Written By: Stephen Reisler – BusinessExit.com
What good has it all been if tomorrow something happens to you and your partners, managers, employees and family do not know what to do, who to call, who takes over, or what comes next – would your business continue on or wither away?
By not having a continuity plan in place all of the blood, sweat, tears, years and money invested, and time away from the people and things you loved were all sacrificed and for what? Creating a continuity plan does not take a lot of time and it is the most important first step in ensuring your legacy, your company, and/or your family lives on comfortably.
A critical first step in developing a Continuity Plan is providing written instructions as to what should happen if you are unable to be active in your business. In essence this includes the who, what, why, when and how questions important to those left behind such as:
– Who do you wish to take over the company?
– Who are the important customers and/or vendor?
– When should the company be sold and who might the purchaser be?
– What are the names and numbers of the advisors the family should turn to?
– Where can others find copies of insurance policies or business plans?
Keep in mind that your key people will likely be in shock personally and do not need the stress of figuring out the tangled mess of the business on top of it all. Providing them with a simple document detailing the answers to those questions would be a great first step.
Once the initial continuity document is completed, your second step is to begin transitioning the knowledge and skills that you have perfected over the years to those who you wish to continue on running the company in your absence. A critical risk from the premature death or disability of the business owner is the loss of knowledge and skills critical to the business. This is precisely why you should be working towards making yourself expendable over time.
Most business owners struggle with this concept but it is essential if you are ultimately going to have a sustainable business. A good place to start is documenting what you do and how you do it as well as what can be done by other people in the company. You should then train and educate your employees so they can step into your shoes over time. The beauty of this step is that in will not only ensure your company can go on if something happened to you, but it can also make life much easier for you while you are still active in the business.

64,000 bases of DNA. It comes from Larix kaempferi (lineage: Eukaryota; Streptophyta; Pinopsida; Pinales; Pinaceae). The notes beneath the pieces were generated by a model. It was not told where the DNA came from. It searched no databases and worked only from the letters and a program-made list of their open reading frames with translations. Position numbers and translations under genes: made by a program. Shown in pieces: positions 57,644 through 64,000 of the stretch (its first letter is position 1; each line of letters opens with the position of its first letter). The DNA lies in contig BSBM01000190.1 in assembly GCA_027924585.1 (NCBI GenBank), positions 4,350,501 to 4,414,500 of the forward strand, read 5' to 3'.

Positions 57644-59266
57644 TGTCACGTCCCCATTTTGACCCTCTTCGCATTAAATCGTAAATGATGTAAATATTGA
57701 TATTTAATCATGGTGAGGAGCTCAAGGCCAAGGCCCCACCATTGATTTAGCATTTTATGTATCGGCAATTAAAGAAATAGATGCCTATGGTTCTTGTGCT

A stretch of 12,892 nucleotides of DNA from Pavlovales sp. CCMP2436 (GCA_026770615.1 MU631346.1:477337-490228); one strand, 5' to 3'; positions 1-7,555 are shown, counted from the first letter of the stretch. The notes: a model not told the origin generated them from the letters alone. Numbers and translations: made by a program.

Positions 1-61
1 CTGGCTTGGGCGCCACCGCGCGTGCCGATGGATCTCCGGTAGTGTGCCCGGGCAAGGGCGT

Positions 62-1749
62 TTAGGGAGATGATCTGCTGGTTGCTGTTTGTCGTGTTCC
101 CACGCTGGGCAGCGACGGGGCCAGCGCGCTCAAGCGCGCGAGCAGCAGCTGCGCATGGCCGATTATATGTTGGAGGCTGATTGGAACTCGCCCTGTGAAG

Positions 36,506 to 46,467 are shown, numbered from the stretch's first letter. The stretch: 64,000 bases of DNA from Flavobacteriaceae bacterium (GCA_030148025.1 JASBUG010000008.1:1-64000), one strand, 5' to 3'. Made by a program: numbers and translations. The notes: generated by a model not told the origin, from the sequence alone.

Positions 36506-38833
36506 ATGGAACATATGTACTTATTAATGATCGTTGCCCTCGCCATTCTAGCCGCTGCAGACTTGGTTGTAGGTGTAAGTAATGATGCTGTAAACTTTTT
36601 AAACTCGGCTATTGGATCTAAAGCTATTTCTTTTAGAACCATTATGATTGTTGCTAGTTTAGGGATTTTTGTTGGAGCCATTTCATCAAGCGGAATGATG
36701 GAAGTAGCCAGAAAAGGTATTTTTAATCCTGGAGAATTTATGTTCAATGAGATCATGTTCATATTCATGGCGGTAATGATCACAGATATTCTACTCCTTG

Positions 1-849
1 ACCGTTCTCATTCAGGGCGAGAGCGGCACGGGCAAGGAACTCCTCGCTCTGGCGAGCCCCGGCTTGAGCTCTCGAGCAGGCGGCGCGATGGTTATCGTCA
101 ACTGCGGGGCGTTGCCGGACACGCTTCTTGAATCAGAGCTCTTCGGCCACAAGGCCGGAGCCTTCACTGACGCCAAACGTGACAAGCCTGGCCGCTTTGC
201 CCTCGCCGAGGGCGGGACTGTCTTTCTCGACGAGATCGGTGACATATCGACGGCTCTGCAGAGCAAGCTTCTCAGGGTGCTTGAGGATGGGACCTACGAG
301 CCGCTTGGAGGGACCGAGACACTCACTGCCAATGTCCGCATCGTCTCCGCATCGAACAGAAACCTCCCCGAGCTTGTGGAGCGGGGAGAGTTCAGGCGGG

Finally, you should also review your insurance coverage and all relevant agreements designed to protect the company and your shares (in the case of a partnership). Key man insurance that is taken on the life of the owner(s), and pays a death benefit to the company, serves the following objectives:
– Breathing space and allow the company time to adapt to new management
– Additional funds while the company is in the process of selling
– Additional funds to pay bonuses to key people to encourage them to stay
– Funds to purchase the shares of a deceased partner by the company
If you have partners, make sure you have an updated shareholders’ agreement which reflects the current circumstances of the business, its value as well as protects you and your family in the case of premature death or disability.
Whether you want to think about it or not, somewhere down the line ‘life’ will happen to each and every one of us. Preparing for the unexpected is essentially protecting all you worked so hard to create for the benefit of those who you leave behind. Those left to figure it all out will thank you for the effort of planning it all ahead as planning brings clarity to all and at the same time ensures your legacy.
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